Neutralizing antibodies against gp41 are rare, whereas gp41-specific non-neutralizing antibodies are often very abundant27. Cluster I antibodies directed at the C-C loop are not neutralizing, either because these epitopes are not readily accessible on the functional envelope trimer or because antibody binding to the C-C loop does not impede the envelope function28, 43, 44. The question of why cluster II antibodies are non-neutralizing has been puzzling, however, especially because their epitopes are near the broadly neutralizing epitopes in the MPER. Our previous studies on the neutralization mechanism by MPER-directed mAbs have shown that 4E10 and 2F5 target the gp41 prehairpin intermediate9, 26. Furthermore, the ability of these antibodies to interact with the HIV-1 membrane is crucial for them to capture their MPER target presented in the transient intermediate state45, 46. Thus, it appears that the neutralizing activity of a gp41 antibody correlates with its capacity to bind viral membrane and gp41 in the fusion-intermediate conformation. Some cluster II mAbs, including 126-6, 167-D and 1281, can also interact with membrane lipids (M. Alam and B.F. Haynes, Duke University, personal communication). In addition, the cluster II epitopes are more membrane-distal than the MPER, and these mAbs would need a much longer hydrophobic CDR loop to bind both gp41 and the membrane simultaneously. Thus, membrane-binding properties are unlikely to be the reason why the cluster II mAbs are not neutralizing. Our results demonstrate that the postfusion conformation of gp41 is the high-affinity target of the cluster II antibodies. The only two opportunities when this conformational state of gp41 is accessible to antibodies during viral entry are when gp120 dissociates prematurely (gp120 shedding) to leave nonfunctional gp41 'stumps' on the surface of virion47, and when membrane fusion is complete. In both cases, binding by cluster II mAbs would not obstruct the function of gp41 and thus would have no impact on HIV-1 entry.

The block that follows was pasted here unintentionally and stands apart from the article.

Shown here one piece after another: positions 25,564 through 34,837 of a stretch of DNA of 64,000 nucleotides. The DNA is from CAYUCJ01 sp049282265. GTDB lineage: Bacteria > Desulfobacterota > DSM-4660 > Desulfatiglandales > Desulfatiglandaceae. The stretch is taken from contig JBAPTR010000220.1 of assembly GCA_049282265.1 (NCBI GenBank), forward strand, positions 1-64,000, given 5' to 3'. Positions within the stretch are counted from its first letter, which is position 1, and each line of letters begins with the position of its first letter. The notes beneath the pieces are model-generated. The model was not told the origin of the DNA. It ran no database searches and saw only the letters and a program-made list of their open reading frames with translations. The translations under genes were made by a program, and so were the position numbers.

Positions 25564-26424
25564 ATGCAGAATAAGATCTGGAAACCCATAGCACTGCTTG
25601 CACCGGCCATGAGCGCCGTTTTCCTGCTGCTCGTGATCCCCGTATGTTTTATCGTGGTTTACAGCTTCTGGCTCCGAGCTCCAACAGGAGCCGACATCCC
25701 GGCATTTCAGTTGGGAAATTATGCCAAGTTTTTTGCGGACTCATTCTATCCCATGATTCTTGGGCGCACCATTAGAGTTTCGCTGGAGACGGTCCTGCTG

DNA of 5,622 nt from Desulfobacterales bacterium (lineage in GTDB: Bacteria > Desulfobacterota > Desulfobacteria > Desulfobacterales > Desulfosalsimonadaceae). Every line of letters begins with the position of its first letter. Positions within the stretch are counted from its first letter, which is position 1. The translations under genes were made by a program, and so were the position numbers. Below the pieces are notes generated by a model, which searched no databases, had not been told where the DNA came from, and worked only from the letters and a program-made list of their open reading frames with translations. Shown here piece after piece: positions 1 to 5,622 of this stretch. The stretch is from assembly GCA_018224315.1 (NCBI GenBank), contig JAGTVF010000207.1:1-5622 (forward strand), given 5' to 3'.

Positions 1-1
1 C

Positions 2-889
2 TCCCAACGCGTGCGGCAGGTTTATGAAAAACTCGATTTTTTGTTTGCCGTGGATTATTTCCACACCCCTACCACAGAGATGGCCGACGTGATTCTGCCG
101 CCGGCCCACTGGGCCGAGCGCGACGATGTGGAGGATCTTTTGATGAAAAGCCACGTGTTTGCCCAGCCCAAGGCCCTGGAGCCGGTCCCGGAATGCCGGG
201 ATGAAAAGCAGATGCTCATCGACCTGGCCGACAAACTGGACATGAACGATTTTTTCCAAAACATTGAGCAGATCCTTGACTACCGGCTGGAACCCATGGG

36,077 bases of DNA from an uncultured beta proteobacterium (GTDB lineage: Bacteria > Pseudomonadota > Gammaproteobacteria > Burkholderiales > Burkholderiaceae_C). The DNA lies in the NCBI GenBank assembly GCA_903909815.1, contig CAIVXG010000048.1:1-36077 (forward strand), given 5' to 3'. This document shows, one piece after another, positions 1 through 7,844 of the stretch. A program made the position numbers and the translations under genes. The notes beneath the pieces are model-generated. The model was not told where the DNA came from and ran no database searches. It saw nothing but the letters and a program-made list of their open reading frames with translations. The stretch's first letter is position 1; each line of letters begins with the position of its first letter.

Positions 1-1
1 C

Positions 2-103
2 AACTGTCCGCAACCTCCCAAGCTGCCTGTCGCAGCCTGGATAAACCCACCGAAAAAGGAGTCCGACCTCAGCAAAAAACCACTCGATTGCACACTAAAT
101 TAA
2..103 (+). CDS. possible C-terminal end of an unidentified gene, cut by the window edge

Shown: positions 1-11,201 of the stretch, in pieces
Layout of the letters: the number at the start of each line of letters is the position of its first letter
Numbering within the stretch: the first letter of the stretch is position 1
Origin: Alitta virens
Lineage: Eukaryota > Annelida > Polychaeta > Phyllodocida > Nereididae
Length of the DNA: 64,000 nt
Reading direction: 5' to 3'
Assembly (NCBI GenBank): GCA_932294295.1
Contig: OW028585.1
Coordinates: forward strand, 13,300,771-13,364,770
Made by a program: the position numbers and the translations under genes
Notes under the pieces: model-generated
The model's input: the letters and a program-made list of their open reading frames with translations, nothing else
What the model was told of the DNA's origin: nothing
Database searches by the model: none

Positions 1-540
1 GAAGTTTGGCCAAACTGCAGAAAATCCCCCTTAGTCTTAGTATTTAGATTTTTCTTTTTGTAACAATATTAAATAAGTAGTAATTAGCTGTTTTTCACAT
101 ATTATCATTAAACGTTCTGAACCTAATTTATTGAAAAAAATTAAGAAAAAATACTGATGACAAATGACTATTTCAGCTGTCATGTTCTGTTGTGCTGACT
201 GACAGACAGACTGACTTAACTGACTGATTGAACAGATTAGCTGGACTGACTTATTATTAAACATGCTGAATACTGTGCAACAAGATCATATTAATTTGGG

Cluster II antibodies could mediate HIV-1-specific antibody-dependent cellular cytotoxicity (ADCC) and other Fc-mediated antiviral activities29, 48, 49, 50. Our data indicate that these antibodies bind with high affinity only to the triggered form of gp41 on the surface of the virion, and not to the native envelope spikes. For any given HIV-1 envelope, ADCC that targets the cluster II epitopes would have to depend on how much gp120 sheds spontaneously and how many nonfunctional gp41 stumps are present on the viral membrane surface. Thus, cluster II mAb-mediated ADCC would be more effective against isolates that shed gp120 readily, whereas those with the much more stable (gp120-gp41)3 complex would be more resistant.